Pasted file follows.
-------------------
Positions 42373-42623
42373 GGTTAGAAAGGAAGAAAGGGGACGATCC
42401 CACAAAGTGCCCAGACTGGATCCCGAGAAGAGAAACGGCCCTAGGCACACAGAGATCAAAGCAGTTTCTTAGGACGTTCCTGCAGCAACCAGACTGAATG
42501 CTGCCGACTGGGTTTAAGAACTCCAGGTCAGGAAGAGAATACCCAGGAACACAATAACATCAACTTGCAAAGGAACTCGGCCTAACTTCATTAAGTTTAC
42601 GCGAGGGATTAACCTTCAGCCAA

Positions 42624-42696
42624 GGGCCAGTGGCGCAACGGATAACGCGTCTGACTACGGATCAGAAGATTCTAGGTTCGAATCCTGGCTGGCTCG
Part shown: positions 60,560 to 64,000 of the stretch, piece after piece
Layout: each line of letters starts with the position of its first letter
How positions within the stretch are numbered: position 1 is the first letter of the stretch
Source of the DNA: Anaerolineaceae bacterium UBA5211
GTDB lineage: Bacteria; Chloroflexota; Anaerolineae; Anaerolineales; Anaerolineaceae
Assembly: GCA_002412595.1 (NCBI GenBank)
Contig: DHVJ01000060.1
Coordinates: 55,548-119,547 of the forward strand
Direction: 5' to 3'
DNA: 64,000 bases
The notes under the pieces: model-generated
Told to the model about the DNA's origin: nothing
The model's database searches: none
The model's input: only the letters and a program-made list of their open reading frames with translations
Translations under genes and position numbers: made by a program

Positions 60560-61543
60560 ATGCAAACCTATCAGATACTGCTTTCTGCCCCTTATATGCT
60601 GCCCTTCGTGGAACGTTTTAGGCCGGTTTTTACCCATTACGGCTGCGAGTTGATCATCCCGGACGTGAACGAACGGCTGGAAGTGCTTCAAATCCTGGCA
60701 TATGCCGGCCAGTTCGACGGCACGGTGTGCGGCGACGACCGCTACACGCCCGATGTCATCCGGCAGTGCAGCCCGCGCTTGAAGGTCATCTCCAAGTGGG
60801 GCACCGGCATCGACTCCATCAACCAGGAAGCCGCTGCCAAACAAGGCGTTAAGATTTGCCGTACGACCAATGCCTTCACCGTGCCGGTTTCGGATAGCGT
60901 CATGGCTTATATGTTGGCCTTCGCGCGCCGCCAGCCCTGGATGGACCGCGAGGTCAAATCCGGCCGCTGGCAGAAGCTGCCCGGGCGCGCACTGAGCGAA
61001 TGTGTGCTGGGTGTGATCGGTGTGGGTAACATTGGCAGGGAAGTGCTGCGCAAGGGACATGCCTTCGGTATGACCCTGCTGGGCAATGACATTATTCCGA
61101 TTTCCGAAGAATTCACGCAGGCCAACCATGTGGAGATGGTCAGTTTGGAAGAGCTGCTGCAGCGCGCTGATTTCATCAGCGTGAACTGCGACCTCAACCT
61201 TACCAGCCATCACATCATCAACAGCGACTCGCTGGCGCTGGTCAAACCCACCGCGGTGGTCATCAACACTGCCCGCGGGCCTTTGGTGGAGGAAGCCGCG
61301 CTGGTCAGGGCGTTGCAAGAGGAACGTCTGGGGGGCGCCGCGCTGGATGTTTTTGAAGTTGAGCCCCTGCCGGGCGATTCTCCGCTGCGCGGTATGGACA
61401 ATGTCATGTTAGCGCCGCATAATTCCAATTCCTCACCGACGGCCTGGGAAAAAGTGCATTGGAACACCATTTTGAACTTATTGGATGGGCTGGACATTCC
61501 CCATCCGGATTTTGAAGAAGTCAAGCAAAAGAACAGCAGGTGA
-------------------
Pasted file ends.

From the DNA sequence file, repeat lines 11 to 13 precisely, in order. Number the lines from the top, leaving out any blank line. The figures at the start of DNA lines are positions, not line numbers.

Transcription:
Source of the DNA: Anaerolineaceae bacterium UBA5211
GTDB lineage: Bacteria; Chloroflexota; Anaerolineae; Anaerolineales; Anaerolineaceae
Assembly: GCA_002412595.1 (NCBI GenBank)